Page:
The extent to which these shells are filled depends on the number of electrons in any given atom, that is, its atomic number. Thus, in helium, with two electrons, the innermost shell is filled. The elements from lithium to neon, Nos. 3 to 10, have successively one to eight electrons in the second shell. The next elements, sodium, with 11 electrons, has a single electron in the third shell, and so on.
The electrons in the outer shell control the atom’s interaction with other atoms; so the chemical behavior of an element depends on how many electrons occupy the outer shell. Now we can see why lithium and sodium are in the same family. They each have a single electron in the outer shell. This is also true of the other alkali metals, potassium, rubidium and cesium. In the halogen family, fluorine, chlorine, bromine and iodine each have seven electrons in the outer shell.
It turns out that in each of the inert gases—neon, argon, krypton and xenon—there are eight electrons in the outer shell. Eight electrons form a very stable arrangement. We might say that such atoms are well satisfied with themselves, and smugly resist all offers to give or take electrons. By contrast, the loose electron in sodium or potassium is easily lost. Such metals react vigorously with almost any substance, even air or water. At the other end of a period, fluorine or chlorine will try to take an electron from another element, to attain the stable number of eight. So these elements, too, are chemically active, but for the opposite reason.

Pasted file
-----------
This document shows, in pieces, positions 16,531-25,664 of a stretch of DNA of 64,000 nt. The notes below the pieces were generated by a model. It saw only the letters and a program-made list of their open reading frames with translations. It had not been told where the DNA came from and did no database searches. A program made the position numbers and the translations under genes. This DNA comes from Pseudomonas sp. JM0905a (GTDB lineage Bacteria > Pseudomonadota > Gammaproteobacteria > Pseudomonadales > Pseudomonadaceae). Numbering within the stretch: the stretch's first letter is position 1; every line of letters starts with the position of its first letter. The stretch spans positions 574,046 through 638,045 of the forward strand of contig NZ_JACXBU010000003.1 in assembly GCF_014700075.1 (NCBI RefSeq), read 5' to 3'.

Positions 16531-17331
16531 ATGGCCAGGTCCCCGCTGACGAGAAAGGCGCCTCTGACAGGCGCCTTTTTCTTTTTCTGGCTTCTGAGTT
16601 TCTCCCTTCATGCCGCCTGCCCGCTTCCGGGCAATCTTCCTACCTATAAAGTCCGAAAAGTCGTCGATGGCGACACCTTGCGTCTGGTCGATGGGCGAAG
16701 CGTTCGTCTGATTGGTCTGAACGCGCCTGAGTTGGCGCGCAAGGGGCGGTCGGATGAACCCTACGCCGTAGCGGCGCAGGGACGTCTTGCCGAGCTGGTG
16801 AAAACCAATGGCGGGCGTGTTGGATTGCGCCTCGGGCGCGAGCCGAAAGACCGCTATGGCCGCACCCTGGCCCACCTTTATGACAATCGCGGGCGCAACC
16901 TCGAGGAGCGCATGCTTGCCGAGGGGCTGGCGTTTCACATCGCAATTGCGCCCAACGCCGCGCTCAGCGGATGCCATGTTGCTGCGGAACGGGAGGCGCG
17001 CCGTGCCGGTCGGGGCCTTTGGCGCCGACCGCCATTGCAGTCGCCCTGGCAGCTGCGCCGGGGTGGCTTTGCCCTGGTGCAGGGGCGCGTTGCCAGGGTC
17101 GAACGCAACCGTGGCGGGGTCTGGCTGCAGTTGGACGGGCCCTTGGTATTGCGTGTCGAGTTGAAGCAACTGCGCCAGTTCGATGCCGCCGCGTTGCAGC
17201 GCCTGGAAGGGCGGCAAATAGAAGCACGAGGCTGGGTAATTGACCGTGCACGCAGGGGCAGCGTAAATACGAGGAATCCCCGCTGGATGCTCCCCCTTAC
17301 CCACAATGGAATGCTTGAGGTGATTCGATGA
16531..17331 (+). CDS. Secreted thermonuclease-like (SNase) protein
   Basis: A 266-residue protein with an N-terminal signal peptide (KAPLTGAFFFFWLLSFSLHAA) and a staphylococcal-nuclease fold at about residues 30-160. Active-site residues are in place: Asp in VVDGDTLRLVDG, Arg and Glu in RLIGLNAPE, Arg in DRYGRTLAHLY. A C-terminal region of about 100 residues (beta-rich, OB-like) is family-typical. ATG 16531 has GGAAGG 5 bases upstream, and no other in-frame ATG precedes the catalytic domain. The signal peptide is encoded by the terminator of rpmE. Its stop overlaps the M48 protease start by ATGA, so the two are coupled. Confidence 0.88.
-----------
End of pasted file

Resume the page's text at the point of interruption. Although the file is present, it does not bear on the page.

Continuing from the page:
The activity of sodium metal makes it quite dangerous to handle, and elementary chlorine gas is very poisonous. But move a single electron from sodium to chlorine and see what a difference it makes. Chlorine now has its deficiency satisfied, with a full shell of eight like the inert gas argon. And sodium has left a similar shell of eight, like neon. So in the compound sodium chloride (common table salt) both elements are quite innocuous, even safe to eat.
The Neutron Completes the Picture
But knowledge of one basic part of the atom was still lacking. Looking at the table, the reader will note that all the elements, hydrogen excepted, have atomic weights that are at least twice the atomic numbers. Since the proton has a weight of only one unit, why does carbon, for instance, with only six protons, have an atomic weight of 12? This piece of the puzzle was filled in when the neutron was discovered in 1932. This is a particle with nearly the same weight as the proton, but without any electric charge. So, as we understand it today, carbon has six protons and six neutrons in the nucleus, and, orbiting the nucleus, six electrons that balance the charge of the protons.
Many elements have isotopes, in which the nucleus contains a different number of neutrons. In a small percentage of carbon atoms, for example, there are seven neutrons instead of six. This does not alter the charge, or the arrangement of the electrons, but does effect the atomic weight. This variation in the number of neutrons is a reason why Mendeleyev found the atomic weights out of order in a few cases.